This Doctor Vaccinated 15,000 People In Western Sydney After Turning His Basement Into A Vax Hub

The legend also set up a testing clinic in his front yard.

One doctor took it upon himself to address the outbreak in his community and has managed to help 15,000 people get vaccinated.

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Seeing the COVID outbreak brutally rip through his Western Sydney community, Dr Jamal Rifi postponed his retirement, bought two tents from Bunnings, and set up a testing clinic on his front yard. He even set up a vaccine clinic in his basement.

“My front yard is totally different — my younger son hates it because he has no privacy,” Dr Jamal told Australian Story.

The new NSW state opposition leader, Chris Minns, invited the doctor to his press conference yesterday to celebrate the man’s achievement of vaccinating 10,000 people in five months, and another 5000 in just three weeks.

Dr Jamal pleaded for more vaccine supply to keep his newly established drive-through vaccine hub in the Bulldogs sports ground running for seven days rather than the three it has capacity for — if so, he says he can vaccinate 10,000 people a week. He also requested the curfews in the hotspot be lifted so he and his team could continue vaccinating past 9pm. (Premier Gladys Berejiklian announced today that the curfew would be ended this evening.)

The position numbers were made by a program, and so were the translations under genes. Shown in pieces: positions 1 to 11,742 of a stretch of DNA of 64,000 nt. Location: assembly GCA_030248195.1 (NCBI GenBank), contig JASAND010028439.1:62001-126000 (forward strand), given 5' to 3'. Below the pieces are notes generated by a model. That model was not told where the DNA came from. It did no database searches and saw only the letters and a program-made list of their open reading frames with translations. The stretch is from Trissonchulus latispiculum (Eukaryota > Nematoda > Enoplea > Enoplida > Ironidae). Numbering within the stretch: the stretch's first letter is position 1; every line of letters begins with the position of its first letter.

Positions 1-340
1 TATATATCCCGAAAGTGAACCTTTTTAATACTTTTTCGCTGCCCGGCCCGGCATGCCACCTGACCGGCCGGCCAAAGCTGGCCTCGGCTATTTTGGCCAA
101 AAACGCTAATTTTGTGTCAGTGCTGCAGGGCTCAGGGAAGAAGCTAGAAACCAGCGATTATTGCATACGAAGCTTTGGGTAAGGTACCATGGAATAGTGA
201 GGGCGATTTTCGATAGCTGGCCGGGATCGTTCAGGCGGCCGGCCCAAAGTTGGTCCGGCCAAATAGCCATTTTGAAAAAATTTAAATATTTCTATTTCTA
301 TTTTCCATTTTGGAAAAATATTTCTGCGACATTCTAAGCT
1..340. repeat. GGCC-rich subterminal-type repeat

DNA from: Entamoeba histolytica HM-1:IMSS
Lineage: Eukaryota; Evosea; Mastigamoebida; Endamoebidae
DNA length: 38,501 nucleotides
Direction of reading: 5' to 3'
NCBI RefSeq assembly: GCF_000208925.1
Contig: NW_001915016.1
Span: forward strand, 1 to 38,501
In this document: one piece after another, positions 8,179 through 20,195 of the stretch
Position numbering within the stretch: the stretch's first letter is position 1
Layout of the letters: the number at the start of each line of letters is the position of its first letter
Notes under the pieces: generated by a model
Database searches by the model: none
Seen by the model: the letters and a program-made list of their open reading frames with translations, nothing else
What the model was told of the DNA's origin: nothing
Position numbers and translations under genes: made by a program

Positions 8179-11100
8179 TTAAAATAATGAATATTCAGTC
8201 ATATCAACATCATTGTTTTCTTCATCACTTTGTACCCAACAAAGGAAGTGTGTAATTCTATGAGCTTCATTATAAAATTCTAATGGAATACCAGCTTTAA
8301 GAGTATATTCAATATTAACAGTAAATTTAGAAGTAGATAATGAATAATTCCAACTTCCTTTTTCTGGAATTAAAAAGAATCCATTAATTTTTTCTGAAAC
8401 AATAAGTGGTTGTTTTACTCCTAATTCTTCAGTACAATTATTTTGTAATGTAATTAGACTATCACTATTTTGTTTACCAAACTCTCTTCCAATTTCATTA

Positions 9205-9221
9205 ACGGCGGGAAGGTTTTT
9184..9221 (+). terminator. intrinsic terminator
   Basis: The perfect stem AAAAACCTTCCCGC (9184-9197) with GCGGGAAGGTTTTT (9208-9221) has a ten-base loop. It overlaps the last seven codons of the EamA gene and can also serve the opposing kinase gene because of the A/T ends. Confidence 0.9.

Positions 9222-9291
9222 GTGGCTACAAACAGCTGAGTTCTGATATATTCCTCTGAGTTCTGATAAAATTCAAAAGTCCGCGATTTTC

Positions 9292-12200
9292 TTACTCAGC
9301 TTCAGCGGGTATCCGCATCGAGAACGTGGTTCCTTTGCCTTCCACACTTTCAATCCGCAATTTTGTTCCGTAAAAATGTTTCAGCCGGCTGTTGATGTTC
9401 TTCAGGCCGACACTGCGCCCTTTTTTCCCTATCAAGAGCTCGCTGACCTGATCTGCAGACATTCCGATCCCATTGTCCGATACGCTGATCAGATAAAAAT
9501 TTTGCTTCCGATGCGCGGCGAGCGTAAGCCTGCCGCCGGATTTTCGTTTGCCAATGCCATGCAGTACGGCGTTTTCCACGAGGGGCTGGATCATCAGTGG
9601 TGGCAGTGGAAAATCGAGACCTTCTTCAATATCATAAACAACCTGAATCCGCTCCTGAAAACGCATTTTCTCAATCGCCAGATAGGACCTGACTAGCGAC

Dr Jamal was convicted of treason in Lebanon for working with a charity that helps Palestinian patients seek treatment in Israel, and was sentenced to 10 years prison, meaning he cannot return to his home country. He now plays a strong role in combatting vaccine misinformation in Western Sydney.

“I definitely see there is a link of my work that I have done against extremism in the past and my work that I’m doing right now against COVID itself,” he told the ABC. “We might have a vaccine against Delta that’s going to protect the most vulnerable in the community, but unfortunately we don’t have a vaccine against these idiots marching in the middle of Sydney.”

When he heard on the radio that people with disabilities had lower rates of vaccination, he decided to attend the group homes to help get them protected against COVID. “To be honest it was a logistical nightmare,” he said. The mental health of the pandemic is not only impacting those who are locked down, but particularly those who are unable to lockdown, and Dr Jamal has seen his health deteriorate due to the long hours spent on his feet, rapidly trying to test and vaccinate people as quickly as possible.

He says he’ll finally retire when he’s vaccinated almost everyone in the Canterbury -Bankstown area. When he does, he’ll take a trip around Australia in his campervan with his wife, and that sounds very well deserved.

You can watch the Australian Story episode over here.